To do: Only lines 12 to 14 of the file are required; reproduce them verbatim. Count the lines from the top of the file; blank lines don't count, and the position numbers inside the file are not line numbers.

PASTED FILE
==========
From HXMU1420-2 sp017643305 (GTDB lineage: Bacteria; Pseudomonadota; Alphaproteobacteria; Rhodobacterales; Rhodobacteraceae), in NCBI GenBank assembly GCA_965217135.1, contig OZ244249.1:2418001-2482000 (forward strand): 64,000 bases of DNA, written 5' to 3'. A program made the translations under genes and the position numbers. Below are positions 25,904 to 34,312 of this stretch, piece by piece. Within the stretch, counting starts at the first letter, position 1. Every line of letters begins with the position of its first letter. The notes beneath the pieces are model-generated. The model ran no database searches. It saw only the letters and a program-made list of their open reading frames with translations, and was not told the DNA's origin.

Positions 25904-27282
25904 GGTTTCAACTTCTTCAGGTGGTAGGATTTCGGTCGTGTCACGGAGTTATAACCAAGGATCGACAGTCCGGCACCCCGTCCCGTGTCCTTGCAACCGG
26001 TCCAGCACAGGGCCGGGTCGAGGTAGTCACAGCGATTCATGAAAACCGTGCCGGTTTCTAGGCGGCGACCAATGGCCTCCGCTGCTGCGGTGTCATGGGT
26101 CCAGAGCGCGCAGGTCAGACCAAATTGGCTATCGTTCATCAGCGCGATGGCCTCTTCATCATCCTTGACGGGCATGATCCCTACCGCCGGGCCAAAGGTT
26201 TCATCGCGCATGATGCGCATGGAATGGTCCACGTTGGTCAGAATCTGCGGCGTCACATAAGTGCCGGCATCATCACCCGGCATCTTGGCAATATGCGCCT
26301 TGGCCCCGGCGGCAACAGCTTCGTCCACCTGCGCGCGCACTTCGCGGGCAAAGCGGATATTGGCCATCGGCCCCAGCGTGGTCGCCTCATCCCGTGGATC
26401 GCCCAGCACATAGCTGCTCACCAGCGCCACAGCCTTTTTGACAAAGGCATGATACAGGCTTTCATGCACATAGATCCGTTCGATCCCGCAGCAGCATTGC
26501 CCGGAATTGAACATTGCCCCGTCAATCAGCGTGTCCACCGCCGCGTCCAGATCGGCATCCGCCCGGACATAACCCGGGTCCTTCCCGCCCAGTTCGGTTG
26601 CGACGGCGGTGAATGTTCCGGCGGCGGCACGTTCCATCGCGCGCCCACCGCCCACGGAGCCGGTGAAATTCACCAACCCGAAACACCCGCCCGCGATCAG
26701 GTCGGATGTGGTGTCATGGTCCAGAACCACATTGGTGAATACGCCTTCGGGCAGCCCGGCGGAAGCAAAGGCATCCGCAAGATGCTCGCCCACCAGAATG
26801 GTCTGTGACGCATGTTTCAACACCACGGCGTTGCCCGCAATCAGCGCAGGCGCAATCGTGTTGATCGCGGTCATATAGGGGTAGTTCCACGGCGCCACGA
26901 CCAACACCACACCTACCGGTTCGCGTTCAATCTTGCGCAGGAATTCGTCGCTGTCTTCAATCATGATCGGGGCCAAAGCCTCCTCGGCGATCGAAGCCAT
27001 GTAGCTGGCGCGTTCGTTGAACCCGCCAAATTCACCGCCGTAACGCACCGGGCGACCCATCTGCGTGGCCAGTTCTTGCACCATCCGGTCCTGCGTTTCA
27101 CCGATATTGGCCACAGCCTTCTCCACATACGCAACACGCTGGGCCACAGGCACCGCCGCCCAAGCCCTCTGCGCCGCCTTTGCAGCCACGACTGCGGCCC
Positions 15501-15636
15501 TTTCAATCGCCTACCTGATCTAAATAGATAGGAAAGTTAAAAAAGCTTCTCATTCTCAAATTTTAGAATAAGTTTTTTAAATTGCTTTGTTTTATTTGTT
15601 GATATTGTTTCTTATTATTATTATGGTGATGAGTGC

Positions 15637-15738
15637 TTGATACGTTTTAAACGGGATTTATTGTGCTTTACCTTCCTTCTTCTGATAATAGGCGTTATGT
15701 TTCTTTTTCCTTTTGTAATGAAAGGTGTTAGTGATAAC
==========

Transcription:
26801 GTCTGTGACGCATGTTTCAACACCACGGCGTTGCCCGCAATCAGCGCAGGCGCAATCGTGTTGATCGCGGTCATATAGGGGTAGTTCCACGGCGCCACGA
26901 CCAACACCACACCTACCGGTTCGCGTTCAATCTTGCGCAGGAATTCGTCGCTGTCTTCAATCATGATCGGGGCCAAAGCCTCCTCGGCGATCGAAGCCAT
27001 GTAGCTGGCGCGTTCGTTGAACCCGCCAAATTCACCGCCGTAACGCACCGGGCGACCCATCTGCGTGGCCAGTTCTTGCACCATCCGGTCCTGCGTTTCA